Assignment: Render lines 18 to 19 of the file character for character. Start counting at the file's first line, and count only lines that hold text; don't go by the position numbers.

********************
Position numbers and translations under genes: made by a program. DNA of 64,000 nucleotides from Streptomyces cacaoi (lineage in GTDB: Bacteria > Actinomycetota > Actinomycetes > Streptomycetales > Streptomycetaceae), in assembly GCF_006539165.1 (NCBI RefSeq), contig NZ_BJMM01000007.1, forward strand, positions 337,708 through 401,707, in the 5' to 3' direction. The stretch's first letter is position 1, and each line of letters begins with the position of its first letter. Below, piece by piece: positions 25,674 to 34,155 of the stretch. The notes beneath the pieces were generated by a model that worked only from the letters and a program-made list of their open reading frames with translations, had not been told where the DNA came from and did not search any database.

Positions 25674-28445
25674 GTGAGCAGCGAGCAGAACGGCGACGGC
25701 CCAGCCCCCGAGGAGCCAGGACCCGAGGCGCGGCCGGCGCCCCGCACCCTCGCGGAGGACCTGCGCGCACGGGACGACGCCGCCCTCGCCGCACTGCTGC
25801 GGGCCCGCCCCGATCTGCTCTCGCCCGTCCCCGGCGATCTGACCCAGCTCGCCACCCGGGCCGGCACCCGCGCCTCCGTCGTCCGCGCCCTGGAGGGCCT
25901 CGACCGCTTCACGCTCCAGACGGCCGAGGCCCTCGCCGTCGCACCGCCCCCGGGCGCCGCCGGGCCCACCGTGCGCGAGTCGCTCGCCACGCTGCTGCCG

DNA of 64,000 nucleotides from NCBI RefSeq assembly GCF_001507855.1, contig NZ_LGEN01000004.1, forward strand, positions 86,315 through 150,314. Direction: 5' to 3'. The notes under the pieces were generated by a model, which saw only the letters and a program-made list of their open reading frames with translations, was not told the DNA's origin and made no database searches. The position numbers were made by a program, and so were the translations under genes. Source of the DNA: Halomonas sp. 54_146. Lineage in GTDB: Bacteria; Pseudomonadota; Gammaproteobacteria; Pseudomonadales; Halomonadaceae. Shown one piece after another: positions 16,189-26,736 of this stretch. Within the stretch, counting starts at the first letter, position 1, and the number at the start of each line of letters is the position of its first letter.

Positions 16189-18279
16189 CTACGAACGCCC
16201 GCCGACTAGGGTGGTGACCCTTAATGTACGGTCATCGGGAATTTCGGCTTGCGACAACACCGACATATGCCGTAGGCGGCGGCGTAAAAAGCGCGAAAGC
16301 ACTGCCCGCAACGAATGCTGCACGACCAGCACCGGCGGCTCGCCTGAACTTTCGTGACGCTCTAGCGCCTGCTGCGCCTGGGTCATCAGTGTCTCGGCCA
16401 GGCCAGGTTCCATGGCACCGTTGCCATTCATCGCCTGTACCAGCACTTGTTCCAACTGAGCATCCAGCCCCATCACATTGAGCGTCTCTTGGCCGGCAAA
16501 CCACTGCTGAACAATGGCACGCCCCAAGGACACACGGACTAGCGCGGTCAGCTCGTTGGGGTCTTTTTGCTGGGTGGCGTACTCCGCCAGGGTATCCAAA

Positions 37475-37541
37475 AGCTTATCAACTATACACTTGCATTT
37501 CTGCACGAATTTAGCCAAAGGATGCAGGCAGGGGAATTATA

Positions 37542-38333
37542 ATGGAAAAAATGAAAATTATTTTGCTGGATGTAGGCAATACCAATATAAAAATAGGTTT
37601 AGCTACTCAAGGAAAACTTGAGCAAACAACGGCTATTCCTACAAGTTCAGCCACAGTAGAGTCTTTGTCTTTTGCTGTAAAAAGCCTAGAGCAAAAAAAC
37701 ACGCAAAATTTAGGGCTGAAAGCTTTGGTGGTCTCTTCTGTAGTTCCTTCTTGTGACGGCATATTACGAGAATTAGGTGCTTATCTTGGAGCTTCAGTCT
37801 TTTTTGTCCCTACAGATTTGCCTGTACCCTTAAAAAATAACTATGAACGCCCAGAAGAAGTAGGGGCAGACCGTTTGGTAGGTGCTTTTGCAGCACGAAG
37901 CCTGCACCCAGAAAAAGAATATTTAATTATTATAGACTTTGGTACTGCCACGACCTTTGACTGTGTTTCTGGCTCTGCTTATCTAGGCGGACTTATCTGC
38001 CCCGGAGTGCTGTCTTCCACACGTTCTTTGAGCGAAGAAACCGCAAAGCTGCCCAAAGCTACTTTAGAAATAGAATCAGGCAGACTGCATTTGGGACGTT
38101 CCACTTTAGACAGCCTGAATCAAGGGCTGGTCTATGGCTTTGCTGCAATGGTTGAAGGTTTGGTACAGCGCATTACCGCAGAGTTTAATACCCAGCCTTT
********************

37542 ATGGAAAAAATGAAAATTATTTTGCTGGATGTAGGCAATACCAATATAAAAATAGGTTT
37601 AGCTACTCAAGGAAAACTTGAGCAAACAACGGCTATTCCTACAAGTTCAGCCACAGTAGAGTCTTTGTCTTTTGCTGTAAAAAGCCTAGAGCAAAAAAAC